|Thursday, 8 November 2001|
Age of marriage and age of consent to sex
In 1995 several amendments were made to the Penal Code and the Criminal Procedure Code with a view to enhancing protection to women and children from abuse, especially sexual abuse. The main changes brought about in the law by these amendments can be summarised as follows:
a. Creation of several new offences such as child cruelty, using
children for obscene publications, procuration, sexual exploitation of
children, incest and grave sexual abuse.
On par with these amendments to the criminal law and procedure, marriage laws too were amended. Accordingly the marriageable age for the majority of the population in this country (except for those governed by the Muslim Law) was set at 18 years. Medical opinion that girls under 18 years are not physically and psychologically equipped to deal with motherhood and also the understanding that those under 18 years of age are children contributed towards the determination of the marriageable age.
The authorities responsible for enacting these laws (may have) expected that these changes would result in the prevention /reduction or minimising of: (a) sexual abuse of women and children; (b) child marriages, and (c) child pregnancies. They may have also expected that these laws would be smoothly enforced without much difficulty and would result in achieving the desired objectives. Let us examine the consequences of the enforcement of these laws and the existing situation in the light of experience gathered since the enactment of these laws.
Prior to 1995 the marriageable age for girls was 12 years (14 years in the case of Burghers) and 16 years for males. Though they had the capacity to marry, those who were under 21 (since 1989 under 18) years of age, being minors, required parental consent for their marriage. Marriages contracted by minors without parental consent were not void, but voidable. A marriage contracted by a minor automatically got validated on his/her attainment of majority.
Many parents, especially in rural areas and in plantation sector, used to give their daughters in marriage while they were quite young, long before they attained the age of majority. Under the law relating to rape, then in force, any person having sexual intercourse with a girl under 12 years of age, even with parental consent, was deemed to have committed rape. Law did not make any distinction as to religious beliefs or customary practices of any particular group of people.
Under the amendments brought to the Penal Code in 1995, having any type of sexual relationship with any child, whether a girl or a boy, under 16 years of age is an offence punishable with mandatory minimum jail sentence of ten years. Whether the offence is grave sexual abuse, rape, gross indecency or unnatural offence, the position is same.
If the child is under 16 years of age, the consent of the child is immaterial. Parental consent has no relevance at all. The Law provides protection to all children under 16 years of age against sexual abuse.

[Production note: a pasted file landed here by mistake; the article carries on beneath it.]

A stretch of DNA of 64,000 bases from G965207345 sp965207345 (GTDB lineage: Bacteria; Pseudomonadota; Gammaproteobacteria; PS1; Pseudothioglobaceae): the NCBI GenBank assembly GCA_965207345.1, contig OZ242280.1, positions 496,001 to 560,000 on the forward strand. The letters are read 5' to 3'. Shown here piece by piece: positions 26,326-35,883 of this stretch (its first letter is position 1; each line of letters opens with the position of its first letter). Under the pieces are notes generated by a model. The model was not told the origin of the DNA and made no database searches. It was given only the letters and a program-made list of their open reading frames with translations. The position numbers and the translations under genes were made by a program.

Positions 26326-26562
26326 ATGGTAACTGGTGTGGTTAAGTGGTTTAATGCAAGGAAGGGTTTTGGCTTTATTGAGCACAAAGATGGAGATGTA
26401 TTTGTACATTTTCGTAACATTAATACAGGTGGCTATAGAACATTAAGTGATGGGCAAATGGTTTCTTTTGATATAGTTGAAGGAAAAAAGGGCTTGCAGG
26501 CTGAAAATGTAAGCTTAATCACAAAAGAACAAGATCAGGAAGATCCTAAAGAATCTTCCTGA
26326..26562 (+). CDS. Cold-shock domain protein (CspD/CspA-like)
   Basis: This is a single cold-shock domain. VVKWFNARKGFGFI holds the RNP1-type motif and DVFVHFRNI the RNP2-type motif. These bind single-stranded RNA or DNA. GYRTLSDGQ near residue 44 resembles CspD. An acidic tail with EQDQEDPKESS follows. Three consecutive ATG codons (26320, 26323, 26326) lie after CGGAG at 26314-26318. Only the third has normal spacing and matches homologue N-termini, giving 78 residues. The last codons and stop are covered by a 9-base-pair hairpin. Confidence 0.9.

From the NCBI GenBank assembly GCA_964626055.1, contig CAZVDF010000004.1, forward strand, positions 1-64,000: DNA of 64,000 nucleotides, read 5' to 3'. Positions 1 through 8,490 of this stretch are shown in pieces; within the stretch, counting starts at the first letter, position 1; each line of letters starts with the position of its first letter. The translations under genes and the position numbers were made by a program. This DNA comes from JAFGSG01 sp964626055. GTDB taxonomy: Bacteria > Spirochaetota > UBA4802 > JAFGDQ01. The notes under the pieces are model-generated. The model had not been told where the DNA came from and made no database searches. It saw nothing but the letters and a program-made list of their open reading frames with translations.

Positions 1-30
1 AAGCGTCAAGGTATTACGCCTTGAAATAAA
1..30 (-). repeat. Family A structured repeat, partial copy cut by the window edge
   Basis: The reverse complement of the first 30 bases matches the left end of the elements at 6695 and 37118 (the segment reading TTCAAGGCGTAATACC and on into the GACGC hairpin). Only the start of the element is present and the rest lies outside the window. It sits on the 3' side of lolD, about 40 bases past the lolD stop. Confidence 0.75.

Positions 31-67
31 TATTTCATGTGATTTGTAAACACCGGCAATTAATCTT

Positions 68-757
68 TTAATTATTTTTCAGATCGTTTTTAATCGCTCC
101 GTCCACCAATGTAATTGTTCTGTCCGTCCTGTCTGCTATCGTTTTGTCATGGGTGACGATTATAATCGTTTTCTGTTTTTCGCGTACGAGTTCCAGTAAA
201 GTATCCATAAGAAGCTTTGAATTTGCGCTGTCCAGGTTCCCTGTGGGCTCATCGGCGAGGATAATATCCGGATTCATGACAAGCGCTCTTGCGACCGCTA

In the case of children of 16 years of age or above, having a sexual relationship with such a child becomes an offence only if it is committed without the consent of the child.
If the sexual act is committed with the consent of the child it is not an offence. Parental consent is immaterial. Children above 16 years of age have the capacity to consent to sexual conduct.
However they have no capacity to marry till they are 18 years of age. In other words, children between 16-18 years of age can engage in sexual activity, they can live together as husband and wife, but they cannot marry. Even with parental consent they cannot marry.
Law not concerned
The law does not provide the same protection to children between 16-18 years against sexual abuse, which it provides to children under 16 years of age. What is the position in law if this sexual relationship results in pregnancy or childbirth? Will the law permit them to marry? Can they legitimise their relationship? The law is not concerned with these problems faced by children who are granted the privilege of consenting to sex.
With the age of consent for sex fixed at 16 years and age of marriage at 18 years, the lives of children have been jeopardised. In raising the age of marriage if the intention of the legislation was to protect children, it is defeated by allowing children over 16 years to engage in sexual activity of their own free will, but barring them from marriage.
Though not every marriage produces a child, or for that matter a marriage is assumed in the case of motherhood, some of the statistics randomly obtained from some hospitals around the country with regard to under-aged mother is worth pondering.
These are statistics collected from 7 General Hospitals in District Capitals.
In the two years 1998 and 1999, 337 children under 16 years of age and 6,599 children between 16-18 years of age have given birth to children in these 7 hospitals.
Statistics from General Hospitals in other districts, from Base Hospitals in other towns and from rural hospitals - are not available with us. In Colombo there are to maternity hospitals - Castle Street Maternity Hospital and De Soysa Maternity Hospital.
There are two General Hospitals - Colombo South General Hospital at Kalubowila and Colombo North General Hospital at Ragama with maternity wards. There are 17 more District Hospitals in District capitals. There are a large number of Base Hospitals in towns like Negombo, Chilaw, Homagama, Avissawella and Wathupitiwela. In almost every Divisional Secretariat area there is a rural hospital. If statistics are collected from all these hospitals, one can safely assume that there are over 2,000 under 16 children and over 15,000 children between 16-18 years becoming mothers in a given year.
Produced by Lake House